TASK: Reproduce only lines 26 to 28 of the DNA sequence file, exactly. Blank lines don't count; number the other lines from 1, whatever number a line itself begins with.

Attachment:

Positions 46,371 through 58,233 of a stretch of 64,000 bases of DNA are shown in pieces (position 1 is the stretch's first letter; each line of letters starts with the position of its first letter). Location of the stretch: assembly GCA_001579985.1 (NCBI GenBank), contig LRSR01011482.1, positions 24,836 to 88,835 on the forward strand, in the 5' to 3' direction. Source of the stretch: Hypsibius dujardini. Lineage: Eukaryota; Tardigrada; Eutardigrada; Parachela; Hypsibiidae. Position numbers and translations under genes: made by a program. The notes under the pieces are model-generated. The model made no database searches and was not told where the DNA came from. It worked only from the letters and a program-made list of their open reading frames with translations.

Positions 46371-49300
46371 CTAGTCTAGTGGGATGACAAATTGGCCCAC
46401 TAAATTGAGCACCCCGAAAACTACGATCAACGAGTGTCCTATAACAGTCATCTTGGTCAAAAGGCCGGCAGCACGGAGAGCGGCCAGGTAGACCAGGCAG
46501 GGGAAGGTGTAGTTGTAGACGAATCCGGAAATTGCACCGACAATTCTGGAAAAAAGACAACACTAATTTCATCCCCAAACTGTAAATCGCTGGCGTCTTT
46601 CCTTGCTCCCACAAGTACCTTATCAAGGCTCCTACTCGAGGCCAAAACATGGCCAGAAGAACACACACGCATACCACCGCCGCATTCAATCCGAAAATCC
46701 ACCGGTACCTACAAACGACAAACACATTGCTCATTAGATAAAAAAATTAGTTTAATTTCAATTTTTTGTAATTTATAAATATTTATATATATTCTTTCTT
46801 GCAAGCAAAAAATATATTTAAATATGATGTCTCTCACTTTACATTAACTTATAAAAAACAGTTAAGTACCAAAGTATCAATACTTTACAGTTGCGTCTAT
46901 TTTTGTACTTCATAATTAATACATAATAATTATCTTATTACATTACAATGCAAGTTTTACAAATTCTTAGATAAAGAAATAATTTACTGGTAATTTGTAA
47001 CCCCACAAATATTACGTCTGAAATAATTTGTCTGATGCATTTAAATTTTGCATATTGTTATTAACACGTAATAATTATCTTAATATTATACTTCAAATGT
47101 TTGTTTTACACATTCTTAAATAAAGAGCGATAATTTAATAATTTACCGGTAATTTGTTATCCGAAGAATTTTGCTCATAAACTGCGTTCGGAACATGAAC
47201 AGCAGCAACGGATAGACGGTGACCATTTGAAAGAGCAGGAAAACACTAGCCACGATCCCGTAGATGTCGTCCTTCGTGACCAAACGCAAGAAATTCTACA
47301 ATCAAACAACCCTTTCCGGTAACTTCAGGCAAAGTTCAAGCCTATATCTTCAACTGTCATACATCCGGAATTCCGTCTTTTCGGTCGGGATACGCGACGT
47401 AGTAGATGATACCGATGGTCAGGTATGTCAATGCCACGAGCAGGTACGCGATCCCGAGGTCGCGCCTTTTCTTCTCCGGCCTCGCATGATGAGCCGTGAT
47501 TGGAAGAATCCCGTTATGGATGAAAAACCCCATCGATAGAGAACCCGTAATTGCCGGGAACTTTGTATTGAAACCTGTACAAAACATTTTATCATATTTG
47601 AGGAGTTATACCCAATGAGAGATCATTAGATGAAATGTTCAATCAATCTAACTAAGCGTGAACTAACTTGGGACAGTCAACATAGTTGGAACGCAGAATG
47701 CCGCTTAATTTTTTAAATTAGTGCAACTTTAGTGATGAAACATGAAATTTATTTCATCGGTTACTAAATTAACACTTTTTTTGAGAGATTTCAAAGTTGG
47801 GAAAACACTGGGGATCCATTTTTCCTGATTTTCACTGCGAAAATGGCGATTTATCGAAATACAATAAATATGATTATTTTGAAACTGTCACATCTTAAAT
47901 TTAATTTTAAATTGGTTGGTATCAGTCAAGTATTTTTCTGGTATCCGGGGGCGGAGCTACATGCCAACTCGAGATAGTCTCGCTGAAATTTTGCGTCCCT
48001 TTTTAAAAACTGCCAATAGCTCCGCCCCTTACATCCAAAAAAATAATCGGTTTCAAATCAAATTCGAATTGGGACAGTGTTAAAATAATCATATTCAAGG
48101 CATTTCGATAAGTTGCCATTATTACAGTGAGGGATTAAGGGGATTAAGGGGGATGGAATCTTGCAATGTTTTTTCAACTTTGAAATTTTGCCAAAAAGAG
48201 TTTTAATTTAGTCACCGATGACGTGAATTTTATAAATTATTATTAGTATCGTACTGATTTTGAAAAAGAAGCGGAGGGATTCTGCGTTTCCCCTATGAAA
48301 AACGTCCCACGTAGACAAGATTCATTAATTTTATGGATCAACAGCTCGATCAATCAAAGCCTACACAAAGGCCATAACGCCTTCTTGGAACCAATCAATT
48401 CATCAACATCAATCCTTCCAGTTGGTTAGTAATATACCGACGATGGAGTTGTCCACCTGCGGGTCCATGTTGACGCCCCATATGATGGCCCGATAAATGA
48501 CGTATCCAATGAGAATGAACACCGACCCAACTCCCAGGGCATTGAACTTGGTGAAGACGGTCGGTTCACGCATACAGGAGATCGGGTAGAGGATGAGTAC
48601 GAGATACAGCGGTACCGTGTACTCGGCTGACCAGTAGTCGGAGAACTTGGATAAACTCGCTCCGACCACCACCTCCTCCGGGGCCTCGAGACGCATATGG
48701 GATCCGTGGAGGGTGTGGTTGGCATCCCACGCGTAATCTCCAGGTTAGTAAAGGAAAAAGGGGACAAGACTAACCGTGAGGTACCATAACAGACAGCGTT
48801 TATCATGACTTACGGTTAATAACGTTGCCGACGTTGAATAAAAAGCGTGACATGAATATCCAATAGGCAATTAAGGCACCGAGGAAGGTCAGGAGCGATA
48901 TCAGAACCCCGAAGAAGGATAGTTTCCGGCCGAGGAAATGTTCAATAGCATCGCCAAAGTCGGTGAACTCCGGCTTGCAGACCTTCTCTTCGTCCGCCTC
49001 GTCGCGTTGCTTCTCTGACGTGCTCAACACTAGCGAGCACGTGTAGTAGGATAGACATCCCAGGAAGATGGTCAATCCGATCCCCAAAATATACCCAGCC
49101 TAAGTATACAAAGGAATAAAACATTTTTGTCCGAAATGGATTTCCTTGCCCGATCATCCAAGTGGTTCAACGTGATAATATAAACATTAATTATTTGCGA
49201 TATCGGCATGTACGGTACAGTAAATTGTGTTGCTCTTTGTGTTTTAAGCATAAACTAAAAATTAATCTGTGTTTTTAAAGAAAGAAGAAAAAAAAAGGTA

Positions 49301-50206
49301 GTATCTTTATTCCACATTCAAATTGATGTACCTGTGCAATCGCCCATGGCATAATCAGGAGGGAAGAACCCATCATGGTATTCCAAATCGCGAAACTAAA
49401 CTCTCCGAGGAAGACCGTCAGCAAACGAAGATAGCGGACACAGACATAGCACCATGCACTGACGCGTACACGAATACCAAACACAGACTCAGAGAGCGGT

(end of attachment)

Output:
48601 GAGATACAGCGGTACCGTGTACTCGGCTGACCAGTAGTCGGAGAACTTGGATAAACTCGCTCCGACCACCACCTCCTCCGGGGCCTCGAGACGCATATGG
48701 GATCCGTGGAGGGTGTGGTTGGCATCCCACGCGTAATCTCCAGGTTAGTAAAGGAAAAAGGGGACAAGACTAACCGTGAGGTACCATAACAGACAGCGTT
48801 TATCATGACTTACGGTTAATAACGTTGCCGACGTTGAATAAAAAGCGTGACATGAATATCCAATAGGCAATTAAGGCACCGAGGAAGGTCAGGAGCGATA